# Tutorial 158: Noise Fields and Text

## Joe Clay | Jan 11, 2019

This week, inspired by Kyle Hamrick's #textperiments on twitter, we explore using `noise()` for randomization within text animators. Unlike traditional randomization like the Wiggly Selector, using noise() allows us to keep the randomization of nearby elements similar—sort of like the Noise effect versus the Fractal Noise effect.

With this technique, we can get really interesting movement and reveals—especially when combined with the range selector. You can expand on this technique by using more graphical characters, custom fonts, and even icon fonts so, as always, I encourage you to experiment. We've only scratched the surface in this tutorial.

Make sure to check out Tutorial 34, 35, and 36 for more information on the Expression Selector.

### Expression Code

Here's an expression for 1D noise.

``````x = textIndex + time/thisComp.frameDuration;
x *= effect("Noise Scale")("Slider");
noise(x) * 100;``````

Here's an expression for 2D noise linked to three sliders named Noise Scale, Speed, and Scale. I added in the variable `n` so that you can quickly modify the number of characters in a row.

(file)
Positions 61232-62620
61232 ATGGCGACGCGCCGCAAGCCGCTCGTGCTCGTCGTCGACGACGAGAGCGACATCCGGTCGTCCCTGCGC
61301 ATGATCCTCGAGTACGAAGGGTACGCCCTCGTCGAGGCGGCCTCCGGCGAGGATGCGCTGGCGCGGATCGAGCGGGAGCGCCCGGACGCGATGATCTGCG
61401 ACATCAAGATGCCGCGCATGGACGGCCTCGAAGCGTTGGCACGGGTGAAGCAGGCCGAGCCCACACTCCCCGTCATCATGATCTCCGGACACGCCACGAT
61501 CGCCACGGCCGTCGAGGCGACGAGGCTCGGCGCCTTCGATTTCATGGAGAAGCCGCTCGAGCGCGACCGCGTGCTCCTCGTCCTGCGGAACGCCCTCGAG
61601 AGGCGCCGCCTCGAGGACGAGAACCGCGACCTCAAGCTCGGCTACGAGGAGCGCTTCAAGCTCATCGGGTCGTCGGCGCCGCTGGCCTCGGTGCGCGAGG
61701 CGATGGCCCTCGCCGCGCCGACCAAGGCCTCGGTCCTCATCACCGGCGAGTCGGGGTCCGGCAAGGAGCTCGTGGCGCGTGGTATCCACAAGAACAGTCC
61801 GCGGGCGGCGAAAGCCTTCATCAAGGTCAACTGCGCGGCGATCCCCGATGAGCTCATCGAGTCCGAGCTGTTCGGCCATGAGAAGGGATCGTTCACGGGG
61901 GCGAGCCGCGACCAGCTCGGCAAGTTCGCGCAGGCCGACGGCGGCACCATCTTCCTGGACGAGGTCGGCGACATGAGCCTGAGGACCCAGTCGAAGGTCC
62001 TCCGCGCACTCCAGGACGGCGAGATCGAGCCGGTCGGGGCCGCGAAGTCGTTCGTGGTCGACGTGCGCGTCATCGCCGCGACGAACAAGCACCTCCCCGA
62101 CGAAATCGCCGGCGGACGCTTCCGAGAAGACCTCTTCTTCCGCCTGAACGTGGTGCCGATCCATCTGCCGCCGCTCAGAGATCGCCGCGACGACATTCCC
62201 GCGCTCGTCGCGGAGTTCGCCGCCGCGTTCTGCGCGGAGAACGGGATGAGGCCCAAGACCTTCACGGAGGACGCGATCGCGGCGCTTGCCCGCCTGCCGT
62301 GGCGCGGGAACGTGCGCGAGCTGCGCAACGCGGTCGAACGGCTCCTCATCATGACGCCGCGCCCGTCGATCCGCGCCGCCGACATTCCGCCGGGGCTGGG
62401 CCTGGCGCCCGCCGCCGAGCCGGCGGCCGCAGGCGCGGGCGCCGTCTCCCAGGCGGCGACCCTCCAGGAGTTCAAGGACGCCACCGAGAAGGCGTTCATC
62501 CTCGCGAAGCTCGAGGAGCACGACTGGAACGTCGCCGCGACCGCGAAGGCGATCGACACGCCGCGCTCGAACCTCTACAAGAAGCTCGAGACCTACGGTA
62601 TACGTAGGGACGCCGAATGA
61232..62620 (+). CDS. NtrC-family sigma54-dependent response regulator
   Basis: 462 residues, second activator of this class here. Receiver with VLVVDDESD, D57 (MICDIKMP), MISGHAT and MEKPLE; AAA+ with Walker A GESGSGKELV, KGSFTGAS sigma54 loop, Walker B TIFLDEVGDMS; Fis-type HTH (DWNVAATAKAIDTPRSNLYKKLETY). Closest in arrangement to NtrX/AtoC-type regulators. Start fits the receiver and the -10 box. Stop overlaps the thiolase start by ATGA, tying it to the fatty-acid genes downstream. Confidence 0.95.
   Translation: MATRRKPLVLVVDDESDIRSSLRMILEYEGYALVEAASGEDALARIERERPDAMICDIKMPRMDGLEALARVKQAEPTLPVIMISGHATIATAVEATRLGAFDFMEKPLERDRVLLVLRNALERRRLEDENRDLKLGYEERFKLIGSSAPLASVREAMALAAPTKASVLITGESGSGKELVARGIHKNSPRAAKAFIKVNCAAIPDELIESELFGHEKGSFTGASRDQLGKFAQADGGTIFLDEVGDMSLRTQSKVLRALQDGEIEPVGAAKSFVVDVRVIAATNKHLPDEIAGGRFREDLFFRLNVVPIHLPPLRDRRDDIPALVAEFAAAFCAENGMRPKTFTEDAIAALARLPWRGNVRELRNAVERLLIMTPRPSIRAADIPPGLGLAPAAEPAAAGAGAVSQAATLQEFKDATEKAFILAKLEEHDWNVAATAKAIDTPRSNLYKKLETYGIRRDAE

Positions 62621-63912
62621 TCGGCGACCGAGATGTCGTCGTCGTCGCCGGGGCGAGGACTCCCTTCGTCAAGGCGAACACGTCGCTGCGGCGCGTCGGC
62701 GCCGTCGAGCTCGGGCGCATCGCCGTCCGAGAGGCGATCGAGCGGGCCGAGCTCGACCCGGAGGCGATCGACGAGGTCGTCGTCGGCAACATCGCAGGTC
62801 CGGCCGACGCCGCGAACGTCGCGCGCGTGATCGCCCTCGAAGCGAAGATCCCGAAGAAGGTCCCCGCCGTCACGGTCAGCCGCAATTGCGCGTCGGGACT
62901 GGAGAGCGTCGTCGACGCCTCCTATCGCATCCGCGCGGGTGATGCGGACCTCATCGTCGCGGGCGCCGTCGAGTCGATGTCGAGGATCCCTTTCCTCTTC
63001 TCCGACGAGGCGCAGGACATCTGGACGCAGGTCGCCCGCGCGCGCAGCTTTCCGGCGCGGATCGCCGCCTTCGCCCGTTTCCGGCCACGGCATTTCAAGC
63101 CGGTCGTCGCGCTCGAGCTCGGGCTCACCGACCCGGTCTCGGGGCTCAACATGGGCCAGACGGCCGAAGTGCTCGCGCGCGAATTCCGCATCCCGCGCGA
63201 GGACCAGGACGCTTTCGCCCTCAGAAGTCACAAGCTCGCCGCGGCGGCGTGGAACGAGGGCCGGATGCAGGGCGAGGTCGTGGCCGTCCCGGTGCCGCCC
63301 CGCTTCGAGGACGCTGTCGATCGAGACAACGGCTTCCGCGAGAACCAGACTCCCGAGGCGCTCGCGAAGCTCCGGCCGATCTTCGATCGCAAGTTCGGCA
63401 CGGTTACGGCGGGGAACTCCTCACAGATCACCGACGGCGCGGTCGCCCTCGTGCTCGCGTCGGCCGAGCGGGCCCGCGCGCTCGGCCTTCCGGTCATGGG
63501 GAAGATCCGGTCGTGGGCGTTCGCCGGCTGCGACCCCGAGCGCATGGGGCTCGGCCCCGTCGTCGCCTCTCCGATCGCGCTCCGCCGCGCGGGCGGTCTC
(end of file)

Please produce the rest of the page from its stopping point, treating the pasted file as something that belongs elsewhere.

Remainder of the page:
``````n = 3; //change to number of characters per row
y = Math.floor(textIndex/n);
x = textIndex % n;
if(x == 0) {
x = n;
y -= 1;
}
speed = time/thisComp.frameDuration * effect("Speed")("Slider");
x += speed;
y += speed;
x *= effect("Noise Scale")("Slider");
y *= effect("Noise Scale")("Slider");
noise([x,y]) * effect("Scale")("Slider");``````

To incorporate another range, or possibly even another expression selector, modify the final line to look like this. It is important to divide the selectorValue by 100 because we want to use it as a percentage to scale the final result.

``noise([x,y]) * effect("Scale")("Slider") * (selectorValue/100);``

To reverse the noise direction, before doing anything else subtract like this. We'll set that to a variable `i` just in case we need to use it in more than one place.

``i = textTotal - textIndex;``

That way you can use `i` like so:

``````//2D noise
x = i % n;
y = Math.floor(i/n);
// 1D noise
x = i + time/thisComp.frameDuration;``````

Then you can get fancy and make a checkbox to reverse the direction by changing the value of `i`. There's a lot that can be done. Experiment! This technique goes way deeper than I've explored in this video, so I hope you can take these examples and build on them!

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